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As technology continues to move forward and evolve, Audi is focused on reacting to the changes and making sure they are aligned with drivers’ interests and desires for the market. Through initiative “&Audi” researchers have interviewed over 21,000 people about autonomous driving. Conducting research and understanding consumer insight is how Audi stays attuned to what the buyers want from its products.

Starting back in 2015, Audi has been investigating the level of social acceptance for autonomous driving. Dr. Luciano Floridi, professor of Philosophy and Ethics of Information and director of the Digital Ethics Lab, stated, “This study is more than just a welcome addition to our knowledge about the phenomenon of autonomous driving. It is a necessary step for any policy- and law-making decision, as well as any R&D and business strategy that intends to be proactive and informed in delivering a better world.” 

Autonomous driving is a new realm of transportation that can improve access to mobility and greatly improve convenience. The data indicated that there is a strong interest and curiosity about how new technology can improve day to day lives. At the same time, some participants voiced concerns on the topic. Most notable was a fear of loss of control, followed by a fear of unavoidable risks, and finally a general suspicion. Audi found that generally people are the least concerned about letting the vehicle drive itself during traffic jams and for parking. These are times that seem relatively low risk in comparison to more complex or high-speed driving.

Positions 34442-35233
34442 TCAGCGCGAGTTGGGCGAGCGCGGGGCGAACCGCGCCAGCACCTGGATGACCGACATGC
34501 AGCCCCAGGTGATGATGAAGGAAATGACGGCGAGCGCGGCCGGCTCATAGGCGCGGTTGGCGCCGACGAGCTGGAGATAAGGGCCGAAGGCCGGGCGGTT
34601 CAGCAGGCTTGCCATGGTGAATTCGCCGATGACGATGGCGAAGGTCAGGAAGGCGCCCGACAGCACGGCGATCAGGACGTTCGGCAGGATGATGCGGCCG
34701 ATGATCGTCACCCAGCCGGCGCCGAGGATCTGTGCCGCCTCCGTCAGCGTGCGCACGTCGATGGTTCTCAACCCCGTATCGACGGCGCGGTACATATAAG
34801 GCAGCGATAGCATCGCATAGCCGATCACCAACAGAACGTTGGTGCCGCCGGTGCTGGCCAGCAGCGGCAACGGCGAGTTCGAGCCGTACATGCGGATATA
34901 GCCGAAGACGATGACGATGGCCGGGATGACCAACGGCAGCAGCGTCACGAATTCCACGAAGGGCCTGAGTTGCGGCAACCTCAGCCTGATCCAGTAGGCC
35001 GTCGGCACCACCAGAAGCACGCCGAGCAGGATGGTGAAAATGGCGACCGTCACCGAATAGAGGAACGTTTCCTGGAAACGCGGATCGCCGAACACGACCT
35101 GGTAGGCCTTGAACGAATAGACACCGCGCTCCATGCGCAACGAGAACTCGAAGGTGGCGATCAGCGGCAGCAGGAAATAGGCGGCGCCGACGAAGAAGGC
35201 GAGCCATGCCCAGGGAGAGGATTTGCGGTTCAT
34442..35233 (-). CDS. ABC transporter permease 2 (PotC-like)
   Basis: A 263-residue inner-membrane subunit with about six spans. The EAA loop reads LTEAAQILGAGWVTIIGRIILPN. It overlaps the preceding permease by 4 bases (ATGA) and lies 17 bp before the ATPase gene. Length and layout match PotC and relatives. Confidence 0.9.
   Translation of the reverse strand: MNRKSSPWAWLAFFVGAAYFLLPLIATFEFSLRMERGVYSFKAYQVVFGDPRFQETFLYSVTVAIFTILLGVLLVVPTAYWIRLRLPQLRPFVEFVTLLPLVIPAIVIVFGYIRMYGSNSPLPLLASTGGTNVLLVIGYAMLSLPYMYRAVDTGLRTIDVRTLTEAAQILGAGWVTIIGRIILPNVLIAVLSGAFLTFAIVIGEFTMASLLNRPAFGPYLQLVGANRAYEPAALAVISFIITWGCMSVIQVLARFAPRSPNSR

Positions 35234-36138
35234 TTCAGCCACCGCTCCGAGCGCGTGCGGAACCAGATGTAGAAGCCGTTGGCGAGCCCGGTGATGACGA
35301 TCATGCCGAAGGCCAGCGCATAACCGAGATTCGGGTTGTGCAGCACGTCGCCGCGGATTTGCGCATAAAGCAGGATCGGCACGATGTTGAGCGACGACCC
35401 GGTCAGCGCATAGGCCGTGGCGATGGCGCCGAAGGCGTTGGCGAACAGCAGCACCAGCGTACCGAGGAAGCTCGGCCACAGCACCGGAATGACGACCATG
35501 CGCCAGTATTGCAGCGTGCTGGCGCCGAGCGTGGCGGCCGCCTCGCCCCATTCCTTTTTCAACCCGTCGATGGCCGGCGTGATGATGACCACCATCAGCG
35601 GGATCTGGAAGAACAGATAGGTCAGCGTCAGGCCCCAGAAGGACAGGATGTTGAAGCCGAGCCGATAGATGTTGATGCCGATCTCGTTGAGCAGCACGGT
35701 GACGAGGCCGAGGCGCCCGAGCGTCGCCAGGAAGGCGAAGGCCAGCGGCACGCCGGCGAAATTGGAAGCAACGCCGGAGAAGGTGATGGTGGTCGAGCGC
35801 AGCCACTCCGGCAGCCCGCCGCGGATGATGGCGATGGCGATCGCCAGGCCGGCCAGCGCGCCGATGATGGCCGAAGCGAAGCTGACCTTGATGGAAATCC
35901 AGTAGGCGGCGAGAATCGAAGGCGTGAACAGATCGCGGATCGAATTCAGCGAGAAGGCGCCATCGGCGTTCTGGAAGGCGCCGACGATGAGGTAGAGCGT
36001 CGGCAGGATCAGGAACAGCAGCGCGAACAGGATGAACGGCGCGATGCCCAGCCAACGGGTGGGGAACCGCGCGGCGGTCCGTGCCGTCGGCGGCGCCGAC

After conducting research, “&Audi” concluded there are five distinct types of drivers’ attitudes toward autonomous driving. The “suspicious driver” prefers the status-quo and will only switch when all concerns have been flushed out and its established. “Safety-oriented reluctant” have their reservations and want to see all safety standards have been met and tested. An “open-minded co-pilot” understands the benefits and wants proof from business, science, and politics that the cars are ready for the road. “Status oriented trendsetters” are eager for the release of self-driving cars so they can flash their progressive lifestyle. Finally, the “tech-savvy passenger” places full trust in technology and wants a full-fledged release. 

Thomas Müller, head of Automated Driving at Audi, “On the way there, alongside technical development, it is of decisive importance to convince people. The study provides us with differentiated insights about where people stand in relation to autonomous driving and how we can establish suitable expectations about the new technology in society.”

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